An abdominal ultrasound is an exam that allows your organs, structures, and blood vessels to be visualized in real time. Meaning, the technologist performing the exam sees your organs at that moment versus in a still image. An ultrasound machine uses high frequency wavelengths to demonstrate real time images and then captures images of interest.
Are you scheduled for a bone scan and find yourself wondering what is a bone scan and how does it differ from an x-ray? Don’t worry, Houston Medical Imaging, our Radiologists, and staff are here to help you through this exam and answer any questions you may have.
Outpatient medical centers like HMI are one of the best-kept secrets in the healthcare community and can provide major benefits. An MRI at a hospital can cost upwards of $2,000 for the technical part, which does not include additional radiologist interpretation fees.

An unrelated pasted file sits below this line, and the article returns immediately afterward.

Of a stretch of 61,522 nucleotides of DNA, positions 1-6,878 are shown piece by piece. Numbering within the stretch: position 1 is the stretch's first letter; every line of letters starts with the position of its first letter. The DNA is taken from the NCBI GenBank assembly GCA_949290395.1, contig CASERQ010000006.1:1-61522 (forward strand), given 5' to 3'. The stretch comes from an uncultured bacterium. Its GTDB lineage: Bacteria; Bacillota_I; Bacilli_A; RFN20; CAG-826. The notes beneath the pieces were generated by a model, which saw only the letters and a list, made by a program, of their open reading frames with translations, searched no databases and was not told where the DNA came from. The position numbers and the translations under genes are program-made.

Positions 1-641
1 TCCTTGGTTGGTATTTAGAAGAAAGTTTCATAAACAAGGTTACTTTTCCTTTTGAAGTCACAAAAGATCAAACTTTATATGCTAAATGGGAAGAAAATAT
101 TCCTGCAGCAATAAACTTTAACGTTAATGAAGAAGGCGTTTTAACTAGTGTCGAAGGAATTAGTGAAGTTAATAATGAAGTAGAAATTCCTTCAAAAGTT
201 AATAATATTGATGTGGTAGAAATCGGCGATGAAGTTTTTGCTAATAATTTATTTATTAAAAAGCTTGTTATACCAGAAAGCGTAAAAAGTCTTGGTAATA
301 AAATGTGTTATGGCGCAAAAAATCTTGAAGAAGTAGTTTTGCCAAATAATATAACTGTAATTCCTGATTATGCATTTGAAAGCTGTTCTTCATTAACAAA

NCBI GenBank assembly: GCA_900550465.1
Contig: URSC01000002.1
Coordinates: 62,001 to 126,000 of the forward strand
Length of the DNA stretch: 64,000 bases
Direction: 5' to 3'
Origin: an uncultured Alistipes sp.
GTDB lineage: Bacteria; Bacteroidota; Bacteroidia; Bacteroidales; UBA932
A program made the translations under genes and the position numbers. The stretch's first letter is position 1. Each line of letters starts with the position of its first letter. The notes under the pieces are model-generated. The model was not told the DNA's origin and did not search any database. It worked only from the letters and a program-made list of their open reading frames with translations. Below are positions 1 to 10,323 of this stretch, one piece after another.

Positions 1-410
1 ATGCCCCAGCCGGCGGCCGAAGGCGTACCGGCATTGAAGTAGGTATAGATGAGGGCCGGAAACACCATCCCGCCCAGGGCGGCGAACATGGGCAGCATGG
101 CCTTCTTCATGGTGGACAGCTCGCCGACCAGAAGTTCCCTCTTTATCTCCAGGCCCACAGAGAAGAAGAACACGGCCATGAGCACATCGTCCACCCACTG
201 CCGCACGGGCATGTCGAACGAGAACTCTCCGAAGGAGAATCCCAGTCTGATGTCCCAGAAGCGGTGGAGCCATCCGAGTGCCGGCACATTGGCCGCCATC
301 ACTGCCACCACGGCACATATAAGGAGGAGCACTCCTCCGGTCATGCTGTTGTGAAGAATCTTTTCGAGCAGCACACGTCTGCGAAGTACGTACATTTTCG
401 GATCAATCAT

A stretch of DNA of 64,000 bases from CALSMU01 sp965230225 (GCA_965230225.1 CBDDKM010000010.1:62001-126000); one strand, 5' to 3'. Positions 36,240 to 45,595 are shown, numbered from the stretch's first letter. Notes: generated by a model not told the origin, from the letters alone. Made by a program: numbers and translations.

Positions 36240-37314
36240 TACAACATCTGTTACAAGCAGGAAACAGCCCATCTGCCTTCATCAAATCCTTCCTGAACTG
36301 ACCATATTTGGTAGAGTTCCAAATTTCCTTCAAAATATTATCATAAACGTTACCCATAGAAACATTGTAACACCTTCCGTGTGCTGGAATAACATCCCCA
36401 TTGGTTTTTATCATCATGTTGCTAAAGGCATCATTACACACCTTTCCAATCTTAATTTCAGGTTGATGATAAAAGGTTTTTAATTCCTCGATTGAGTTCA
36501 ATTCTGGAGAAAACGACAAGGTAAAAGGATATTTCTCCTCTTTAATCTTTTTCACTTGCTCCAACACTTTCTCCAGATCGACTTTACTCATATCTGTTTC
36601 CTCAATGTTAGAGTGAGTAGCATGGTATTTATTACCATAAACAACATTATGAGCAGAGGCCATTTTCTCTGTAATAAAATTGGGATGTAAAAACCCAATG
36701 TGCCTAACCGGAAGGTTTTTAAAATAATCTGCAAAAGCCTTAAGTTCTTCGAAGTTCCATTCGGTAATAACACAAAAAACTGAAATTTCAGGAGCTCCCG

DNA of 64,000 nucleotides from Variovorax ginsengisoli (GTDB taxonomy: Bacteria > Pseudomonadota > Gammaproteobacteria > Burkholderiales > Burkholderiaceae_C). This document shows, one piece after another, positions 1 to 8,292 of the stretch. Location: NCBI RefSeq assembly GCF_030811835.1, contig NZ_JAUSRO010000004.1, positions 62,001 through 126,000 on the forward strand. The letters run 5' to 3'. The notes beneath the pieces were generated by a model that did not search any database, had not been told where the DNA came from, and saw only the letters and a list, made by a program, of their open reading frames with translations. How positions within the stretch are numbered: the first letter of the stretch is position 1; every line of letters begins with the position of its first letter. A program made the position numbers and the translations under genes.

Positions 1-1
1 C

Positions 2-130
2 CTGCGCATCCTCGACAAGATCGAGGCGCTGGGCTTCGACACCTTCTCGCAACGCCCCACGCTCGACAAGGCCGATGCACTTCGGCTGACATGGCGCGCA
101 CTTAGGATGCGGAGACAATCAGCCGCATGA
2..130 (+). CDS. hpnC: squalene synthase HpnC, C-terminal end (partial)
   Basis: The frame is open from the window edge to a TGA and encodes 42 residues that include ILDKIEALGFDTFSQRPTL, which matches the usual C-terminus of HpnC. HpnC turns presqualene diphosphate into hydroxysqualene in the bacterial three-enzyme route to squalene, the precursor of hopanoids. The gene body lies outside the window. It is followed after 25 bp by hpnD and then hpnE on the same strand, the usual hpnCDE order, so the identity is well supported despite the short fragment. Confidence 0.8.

Outpatient medical centers usually run significantly less. On average, the global charge for an MRI at HMI is approximately $500, depending on test complexity, need for IV contrast and payor fee schedules. With this approach, you only have to deal with one bill instead of waiting for all the different pieces to arrive after a hospital visit.
Our outpatient imaging centers have free parking, provide faster in-and- out times and have state-of-the-art equipment.
At Houston Medical Imaging we strive to deliver the highest Quality of care at all of our imaging centers across Houston. We know that you have a choice in your healthcare imaging needs, so it's important for us to stay on the forefront of technology, continue to review our processes, and be mindful of customer service.